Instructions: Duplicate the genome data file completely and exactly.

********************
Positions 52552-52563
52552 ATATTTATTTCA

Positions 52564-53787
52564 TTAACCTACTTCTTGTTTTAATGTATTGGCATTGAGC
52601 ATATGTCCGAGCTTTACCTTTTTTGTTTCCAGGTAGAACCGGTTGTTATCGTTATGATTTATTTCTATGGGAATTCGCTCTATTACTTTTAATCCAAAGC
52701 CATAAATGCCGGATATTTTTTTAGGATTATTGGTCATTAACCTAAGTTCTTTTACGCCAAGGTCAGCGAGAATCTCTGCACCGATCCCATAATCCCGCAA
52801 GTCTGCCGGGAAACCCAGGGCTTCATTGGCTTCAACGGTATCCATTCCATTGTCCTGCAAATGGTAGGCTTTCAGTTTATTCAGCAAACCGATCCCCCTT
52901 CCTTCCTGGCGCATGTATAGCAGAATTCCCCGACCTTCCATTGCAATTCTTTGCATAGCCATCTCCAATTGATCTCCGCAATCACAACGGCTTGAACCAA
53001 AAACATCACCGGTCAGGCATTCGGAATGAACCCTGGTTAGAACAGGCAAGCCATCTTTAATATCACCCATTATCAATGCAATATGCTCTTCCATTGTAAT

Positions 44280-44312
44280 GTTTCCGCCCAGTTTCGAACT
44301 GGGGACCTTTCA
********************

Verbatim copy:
Positions 52552-52563
52552 ATATTTATTTCA

Positions 52564-53787
52564 TTAACCTACTTCTTGTTTTAATGTATTGGCATTGAGC
52601 ATATGTCCGAGCTTTACCTTTTTTGTTTCCAGGTAGAACCGGTTGTTATCGTTATGATTTATTTCTATGGGAATTCGCTCTATTACTTTTAATCCAAAGC
52701 CATAAATGCCGGATATTTTTTTAGGATTATTGGTCATTAACCTAAGTTCTTTTACGCCAAGGTCAGCGAGAATCTCTGCACCGATCCCATAATCCCGCAA
52801 GTCTGCCGGGAAACCCAGGGCTTCATTGGCTTCAACGGTATCCATTCCATTGTCCTGCAAATGGTAGGCTTTCAGTTTATTCAGCAAACCGATCCCCCTT
52901 CCTTCCTGGCGCATGTATAGCAGAATTCCCCGACCTTCCATTGCAATTCTTTGCATAGCCATCTCCAATTGATCTCCGCAATCACAACGGCTTGAACCAA
53001 AAACATCACCGGTCAGGCATTCGGAATGAACCCTGGTTAGAACAGGCAAGCCATCTTTAATATCACCCATTATCAATGCAATATGCTCTTCCATTGTAAT

Positions 44280-44312
44280 GTTTCCGCCCAGTTTCGAACT
44301 GGGGACCTTTCA